La Jolla Music Society (LJMS) has co-commissioned a new work for SummerFest 2023, which will be held at The Conrad in La Jolla from July 28 to August 26, 2023. This exciting event is part of LJMS’s Synergy Initiative and features a reimagined version of Carnival of the Animals. The performance will explore the theme of shifting societal values and will be presented through the collaboration of spoken word artist and activist Marc Bamuthi Joseph, Vice President and Artistic Director of Social Impact at The Kennedy Center; Wendy Whelan, Associate Artistic Director of New York City Ballet; and Francesca Harper, Artistic Director of Ailey II, who is an acclaimed choreographer.
This project involves reimagining Saint-Saëns’ original animals and introducing new animals into the political ecosystem. This work brings the classical into the present context, 100 years after the original publication of the Carnival of the Animals. Every animal exists in a delicate balance between order and disorder within a complex tapestry of natural and socio-political systems. Harper skillfully incorporates Joseph’s portrayal of various animals such as butterflies, free birds, goats, and elephants into her physical poetry. Through this artistic expression, she brings to life and expands upon dynamic visions of hope, resilient examples, as well as thought-provoking experiences related to race, gender, and diverse perspectives on political figures and significant moments in recent history.
I had the wonderful opportunity to speak with Marc Bamuthi Joseph to get more insight into the production, his thought process behind it, and what he hopes the audience takes away from it.
Cox: I am curious about the inspiration behind your rendition of the production. Can you share where the idea originated from?
Joseph: Over the past five to six decades, the Carnival of the Animals has been performed in numerous renditions featuring a moderator. I have been commissioned by the National Gallery of Art in Washington, DC, to fulfill that role.
Cox: Did being in DC influence the way you moderated this rendition?
Joseph: Precisely, I was intrigued by the idea of examining the animals through the lens of the political jungle. By doing this, I believed that I had created a performance that was both provocative and possessed a unique edge.
I was present in the capital on January 6th when the rioters forcefully entered the premises. You know, many people commonly refer to them as animals. I pondered the idea of Carnival of the Animals taking place in the rotunda on that particular day.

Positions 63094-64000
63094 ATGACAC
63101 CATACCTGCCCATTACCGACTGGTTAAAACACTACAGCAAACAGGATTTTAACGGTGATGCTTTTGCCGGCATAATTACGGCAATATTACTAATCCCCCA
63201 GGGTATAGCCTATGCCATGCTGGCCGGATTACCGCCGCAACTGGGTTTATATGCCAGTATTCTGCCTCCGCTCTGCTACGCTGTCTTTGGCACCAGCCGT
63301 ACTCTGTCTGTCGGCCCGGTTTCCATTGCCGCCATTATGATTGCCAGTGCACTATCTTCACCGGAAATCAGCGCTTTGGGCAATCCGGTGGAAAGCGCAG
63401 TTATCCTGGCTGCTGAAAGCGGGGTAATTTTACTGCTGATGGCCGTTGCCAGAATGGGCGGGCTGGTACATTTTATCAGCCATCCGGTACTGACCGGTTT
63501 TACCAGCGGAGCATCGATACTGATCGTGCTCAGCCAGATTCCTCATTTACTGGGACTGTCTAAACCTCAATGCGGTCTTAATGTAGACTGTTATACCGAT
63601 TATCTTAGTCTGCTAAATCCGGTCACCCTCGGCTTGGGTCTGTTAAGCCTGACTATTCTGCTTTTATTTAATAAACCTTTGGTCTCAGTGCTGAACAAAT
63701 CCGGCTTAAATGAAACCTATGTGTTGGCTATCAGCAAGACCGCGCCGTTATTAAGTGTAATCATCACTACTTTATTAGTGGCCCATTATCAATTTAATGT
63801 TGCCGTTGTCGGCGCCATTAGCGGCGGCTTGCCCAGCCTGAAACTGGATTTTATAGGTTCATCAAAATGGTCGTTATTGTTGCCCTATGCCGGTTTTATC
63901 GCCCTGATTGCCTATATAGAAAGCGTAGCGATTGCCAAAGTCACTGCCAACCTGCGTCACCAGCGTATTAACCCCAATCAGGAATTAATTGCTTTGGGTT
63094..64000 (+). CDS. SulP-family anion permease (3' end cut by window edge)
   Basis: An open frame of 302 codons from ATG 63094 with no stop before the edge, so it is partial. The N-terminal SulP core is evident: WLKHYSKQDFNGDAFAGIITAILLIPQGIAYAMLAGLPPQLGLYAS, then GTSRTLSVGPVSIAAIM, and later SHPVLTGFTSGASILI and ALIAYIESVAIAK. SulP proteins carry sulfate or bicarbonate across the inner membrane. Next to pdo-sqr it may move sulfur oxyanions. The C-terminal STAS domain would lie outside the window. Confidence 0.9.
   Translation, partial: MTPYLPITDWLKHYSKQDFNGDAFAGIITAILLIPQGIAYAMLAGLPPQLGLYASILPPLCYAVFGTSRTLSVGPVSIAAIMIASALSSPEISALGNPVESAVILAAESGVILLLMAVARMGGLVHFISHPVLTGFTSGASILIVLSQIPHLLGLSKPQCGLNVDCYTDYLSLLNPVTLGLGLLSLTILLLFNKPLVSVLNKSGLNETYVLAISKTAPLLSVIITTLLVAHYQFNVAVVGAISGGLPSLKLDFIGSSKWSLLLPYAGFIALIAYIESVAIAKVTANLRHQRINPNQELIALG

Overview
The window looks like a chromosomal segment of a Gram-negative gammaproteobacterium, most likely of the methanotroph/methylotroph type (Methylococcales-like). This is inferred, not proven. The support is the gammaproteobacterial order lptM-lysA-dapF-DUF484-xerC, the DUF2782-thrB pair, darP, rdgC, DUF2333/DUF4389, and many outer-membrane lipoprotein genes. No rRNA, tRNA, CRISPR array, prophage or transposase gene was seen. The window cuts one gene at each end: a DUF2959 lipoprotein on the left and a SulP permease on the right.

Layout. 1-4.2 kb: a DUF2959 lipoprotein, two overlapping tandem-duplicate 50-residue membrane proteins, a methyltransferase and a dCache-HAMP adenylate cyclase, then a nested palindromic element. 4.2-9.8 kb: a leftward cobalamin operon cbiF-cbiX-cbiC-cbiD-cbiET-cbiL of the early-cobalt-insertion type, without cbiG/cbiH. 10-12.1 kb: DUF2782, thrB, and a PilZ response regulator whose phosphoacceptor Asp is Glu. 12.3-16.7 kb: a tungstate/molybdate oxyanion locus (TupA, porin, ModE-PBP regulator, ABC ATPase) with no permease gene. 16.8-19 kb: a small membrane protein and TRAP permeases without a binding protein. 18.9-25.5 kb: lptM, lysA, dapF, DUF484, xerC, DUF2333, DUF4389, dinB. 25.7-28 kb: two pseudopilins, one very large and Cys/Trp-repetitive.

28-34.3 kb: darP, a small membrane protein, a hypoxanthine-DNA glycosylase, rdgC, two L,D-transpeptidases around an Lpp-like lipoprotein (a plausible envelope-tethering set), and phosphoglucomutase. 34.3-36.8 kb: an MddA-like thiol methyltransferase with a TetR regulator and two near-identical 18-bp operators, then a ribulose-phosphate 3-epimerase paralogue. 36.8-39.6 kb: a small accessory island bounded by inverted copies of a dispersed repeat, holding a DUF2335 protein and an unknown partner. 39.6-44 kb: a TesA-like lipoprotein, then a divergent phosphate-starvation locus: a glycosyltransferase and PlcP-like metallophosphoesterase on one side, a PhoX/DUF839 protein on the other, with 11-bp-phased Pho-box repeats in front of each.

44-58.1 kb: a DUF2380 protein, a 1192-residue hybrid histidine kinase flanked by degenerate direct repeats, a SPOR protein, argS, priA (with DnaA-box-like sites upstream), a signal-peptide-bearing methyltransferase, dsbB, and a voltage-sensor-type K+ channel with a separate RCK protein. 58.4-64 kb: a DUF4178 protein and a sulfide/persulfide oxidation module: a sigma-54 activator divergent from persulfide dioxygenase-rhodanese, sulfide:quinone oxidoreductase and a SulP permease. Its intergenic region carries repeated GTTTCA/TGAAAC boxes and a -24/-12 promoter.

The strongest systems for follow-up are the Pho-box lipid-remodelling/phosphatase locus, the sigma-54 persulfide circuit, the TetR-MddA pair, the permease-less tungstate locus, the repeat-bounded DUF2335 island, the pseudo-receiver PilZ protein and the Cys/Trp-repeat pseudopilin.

Cox: How would you characterize this politically charged environment teeming with diverse personalities?
Joseph: I would describe it as a system that emerged from a combination of chaos and freedom. When discussing elephants and donkeys, the metaphor becomes more vivid and impactful. When discussing the cuckoo in relation to the democratic process, it is akin to a repetitive cycle that seems to go in circles. There is a layering of political urgency that needs to be addressed.
Cox: Will this iteration be significantly distinct from the previous versions?
Joseph: I believe it is a unique and original creation that has not been previously attempted. There will be numerous fresh interpretations of the classics. The event will feature choreographed interventions by Wendy Whelan, the former principal ballerina of the New York City Ballet. The music and dance in this narrative reflect the atmosphere of DC on that day. When I discuss topics such as bulls or stampedes, there is a distinct atmosphere associated with them.
Cox: When it comes to music, how significant are the choices of songs and the overall flow in the production?
Joseph: Music serves as the driving force behind this production.
Cox: This production was a result of a collaborative effort. I would like to understand how you would describe your personal contribution.
Joseph: As the writer and narrative creator, my role is to bring coherence and structure to the work, ensuring that everything fits together seamlessly. This is to ensure that the different disciplines and artistic mediums are coherent and cohesive when combined. I serve as both the glue that holds the work together and, in many ways, the scaffolding that supports it.
Cox: Given the multitude of elements present in the play, including the music and political imagery, what specific emotions do you hope to evoke within the audience?
Joseph: The answer to that question will vary depending on your political beliefs. This piece explores the essence and potential of America. The music and art will hopefully inspire you to contemplate the fragility and greatness of democracy.
In the final piece of Carnival of the Animals, the goat is introduced. When you think of the term “GOAT,” Muhammad Ali or Serena Williams may come to mind. Can we consider the American Constitution as the greatest of all theories (GOAT)? The American Constitution is a significant theory, especially for a government that had not previously existed. America, in essence, is an idea.
The main point to remember is to have a unifying theme, hopefully. What unites us as Americans on this landmass? When are we at our safest? How can we ensure safety for one another in an American context?
Carnival of the Animals — A Political Jungle
One night only!
Friday August 18, 2023
7600 Fay Ave., La Jolla